I was in Washington, D.C. this past weekend with my wife and her eight year old grandson, and we went to an IMAX film to see the story of Fred and Norah Urquhart, who spent much of their lives in a quest to understand the migratory path of monarch butterflies. After several weeks of an extremely busy schedule at work and an annoying skin infection that has been insistent on delivering its message– a time in which even meditation has felt like squinting at my heart through wax paper, or running up an incline against the jet stream– the beauty and audacity of these little creatures (and the people who tracked their movements over decades) brought me to tears.
Sometimes you hang on for the ride, and take deep draughts of meaning when you can. You hunt and hunt, and then somehow synchronize with it in a quiet moment. Then you’re back in the crowds, clinging to that scrap of grace, drowned in snippets of conversation and cell phone photography. Battery-draining flashes peppering a stuffed bison.
Down the hall from the IMAX is an exhibit about early humans and our five million years of evolutionary history. My tears came from recognizing that butterflies have no reason to question their validity, no conscious bandwidth in which doubt about the necessity of flying south might reside, and when I look at the artist’s renditions of our ancestors I cannot help but think there were stages in our collective unfolding in which we were not really “thinkers” like we are today. There was once no room in awareness for the types of questions that can fester today. I pictured beings that felt and loved and responded to circumstance, but perhaps without the depth of reflective awareness that we Homo sapiens possess. And there I was… thinking… moderately uneasy about who knows what, a two-legged seed pod of the modern conundrum.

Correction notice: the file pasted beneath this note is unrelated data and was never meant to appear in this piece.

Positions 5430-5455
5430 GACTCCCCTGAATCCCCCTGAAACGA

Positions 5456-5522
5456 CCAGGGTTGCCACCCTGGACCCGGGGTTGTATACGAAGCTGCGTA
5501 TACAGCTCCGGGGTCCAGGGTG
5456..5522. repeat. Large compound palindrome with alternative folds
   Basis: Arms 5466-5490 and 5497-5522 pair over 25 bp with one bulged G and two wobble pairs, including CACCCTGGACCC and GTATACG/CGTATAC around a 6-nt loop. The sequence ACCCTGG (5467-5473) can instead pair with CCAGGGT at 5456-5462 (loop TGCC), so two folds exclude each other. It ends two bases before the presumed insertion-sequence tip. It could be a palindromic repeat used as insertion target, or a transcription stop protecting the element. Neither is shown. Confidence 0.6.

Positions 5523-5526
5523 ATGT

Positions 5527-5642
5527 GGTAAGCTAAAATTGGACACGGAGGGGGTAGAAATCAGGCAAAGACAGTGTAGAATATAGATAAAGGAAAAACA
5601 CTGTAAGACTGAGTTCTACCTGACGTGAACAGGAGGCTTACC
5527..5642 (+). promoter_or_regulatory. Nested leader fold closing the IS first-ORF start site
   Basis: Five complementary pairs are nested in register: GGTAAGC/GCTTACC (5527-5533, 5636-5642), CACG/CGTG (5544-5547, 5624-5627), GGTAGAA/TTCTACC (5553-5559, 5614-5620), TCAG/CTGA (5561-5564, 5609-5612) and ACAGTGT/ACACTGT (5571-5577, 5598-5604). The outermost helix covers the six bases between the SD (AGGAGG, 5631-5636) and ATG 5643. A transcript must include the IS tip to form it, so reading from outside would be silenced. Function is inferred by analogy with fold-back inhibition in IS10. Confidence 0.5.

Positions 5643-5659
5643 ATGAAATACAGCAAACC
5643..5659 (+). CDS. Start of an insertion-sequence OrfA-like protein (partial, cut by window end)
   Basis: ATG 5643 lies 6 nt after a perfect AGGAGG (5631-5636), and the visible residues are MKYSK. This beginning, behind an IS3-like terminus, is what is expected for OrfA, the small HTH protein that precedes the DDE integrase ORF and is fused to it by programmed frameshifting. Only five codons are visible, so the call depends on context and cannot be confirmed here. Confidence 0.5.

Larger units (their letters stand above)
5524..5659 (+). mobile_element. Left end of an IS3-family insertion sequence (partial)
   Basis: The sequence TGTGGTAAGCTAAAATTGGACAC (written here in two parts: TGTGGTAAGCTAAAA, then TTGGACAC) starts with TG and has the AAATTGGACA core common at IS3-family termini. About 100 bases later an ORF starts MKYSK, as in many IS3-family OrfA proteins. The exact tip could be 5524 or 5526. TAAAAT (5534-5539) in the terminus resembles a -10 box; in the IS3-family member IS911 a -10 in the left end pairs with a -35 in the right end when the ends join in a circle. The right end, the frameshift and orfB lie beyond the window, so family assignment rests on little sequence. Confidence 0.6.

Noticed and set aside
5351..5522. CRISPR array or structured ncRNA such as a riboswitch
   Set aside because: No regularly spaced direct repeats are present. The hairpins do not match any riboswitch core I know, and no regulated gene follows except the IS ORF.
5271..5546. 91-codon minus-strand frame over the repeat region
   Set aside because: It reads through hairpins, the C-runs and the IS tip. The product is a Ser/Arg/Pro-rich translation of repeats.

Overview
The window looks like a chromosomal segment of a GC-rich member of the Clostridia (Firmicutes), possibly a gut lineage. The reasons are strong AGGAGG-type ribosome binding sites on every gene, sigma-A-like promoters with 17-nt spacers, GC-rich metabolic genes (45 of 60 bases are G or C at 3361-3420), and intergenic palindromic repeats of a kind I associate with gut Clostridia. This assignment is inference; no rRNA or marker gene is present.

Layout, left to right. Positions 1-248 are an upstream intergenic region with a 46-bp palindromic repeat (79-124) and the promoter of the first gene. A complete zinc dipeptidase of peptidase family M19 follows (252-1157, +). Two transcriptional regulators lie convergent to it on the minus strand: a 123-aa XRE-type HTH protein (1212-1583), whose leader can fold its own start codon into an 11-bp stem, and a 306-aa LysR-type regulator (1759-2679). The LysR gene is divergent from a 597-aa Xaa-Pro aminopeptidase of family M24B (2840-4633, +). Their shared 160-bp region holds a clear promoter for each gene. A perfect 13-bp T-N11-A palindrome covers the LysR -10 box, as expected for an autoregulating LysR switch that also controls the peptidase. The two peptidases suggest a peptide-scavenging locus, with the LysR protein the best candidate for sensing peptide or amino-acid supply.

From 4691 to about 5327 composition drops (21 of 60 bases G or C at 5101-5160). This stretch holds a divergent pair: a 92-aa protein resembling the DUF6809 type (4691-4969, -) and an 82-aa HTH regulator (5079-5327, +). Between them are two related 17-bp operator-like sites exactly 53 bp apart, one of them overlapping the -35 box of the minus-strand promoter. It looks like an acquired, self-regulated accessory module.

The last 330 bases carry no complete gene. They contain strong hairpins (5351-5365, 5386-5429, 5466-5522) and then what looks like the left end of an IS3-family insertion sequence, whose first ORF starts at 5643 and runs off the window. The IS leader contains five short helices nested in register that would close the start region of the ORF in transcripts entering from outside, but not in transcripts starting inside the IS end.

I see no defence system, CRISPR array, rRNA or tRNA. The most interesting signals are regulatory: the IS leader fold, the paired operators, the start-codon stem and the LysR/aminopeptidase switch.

We stand on the threshold of perhaps the greatest leap in evolution I am capable of fathoming: the movement into form of the type of awareness that can both embody meaning, and be aware of it at the same time. I conclude we are caretakers of meaning. We carry it inside of us, knowing it not at times. At the moment of its arrival, this is a stunning consideration. I think this even as I carry my wax paper heart around with me wherever I go, attempting various resuscitative practices, returning frequently to the patient knowing from experience that these phases pass, usually concluding in revelation.
Back home, I sit to meditate and talk to this little skin dilemma, thinking about Amanda’s recent post on the wisdom of the body, thinking about five million years of eyes looking out into this realm, of one vision cascading into the next. In the Dialogues of A Course of Love Jesus speaks about the movement from maintenance of Christ consciousness to its sustenance, a movement described as traversing the tiny remaining gap from image to presence. We get a taste of the depths available to us, and then we skate through these periods of service interruption as we cross the boundary into full awareness, navigating times when we still occupy old habits and images. It’s nothing we “did”, nothing we are “doing” or “not doing”, just an encounter with boundaries we once erected that no longer need be.
I take a breath and a whisper arrives from beyond the thread of thought I’m observing, something about shedding skins. At once, the wax paper is gone, and I’m whole. The spell is broken, and it happens in a flash. A skin annoyance… a shedding skin… a realization there is an image to relinquish, a trying I have wandered into, a wax paper coating on my vision I have approached and witnessed. I have slid into the thinking-trying mindset, and been nudged into awareness of it. These moments can turn weeks of uncertainty into the recognition that a gentle force was guiding us all along through image to presence. Five million years and counting, one subtle shift in awareness cascading into the next, the shedding of skins and concepts until meaning is all we have left– this is the migratory path of the human being.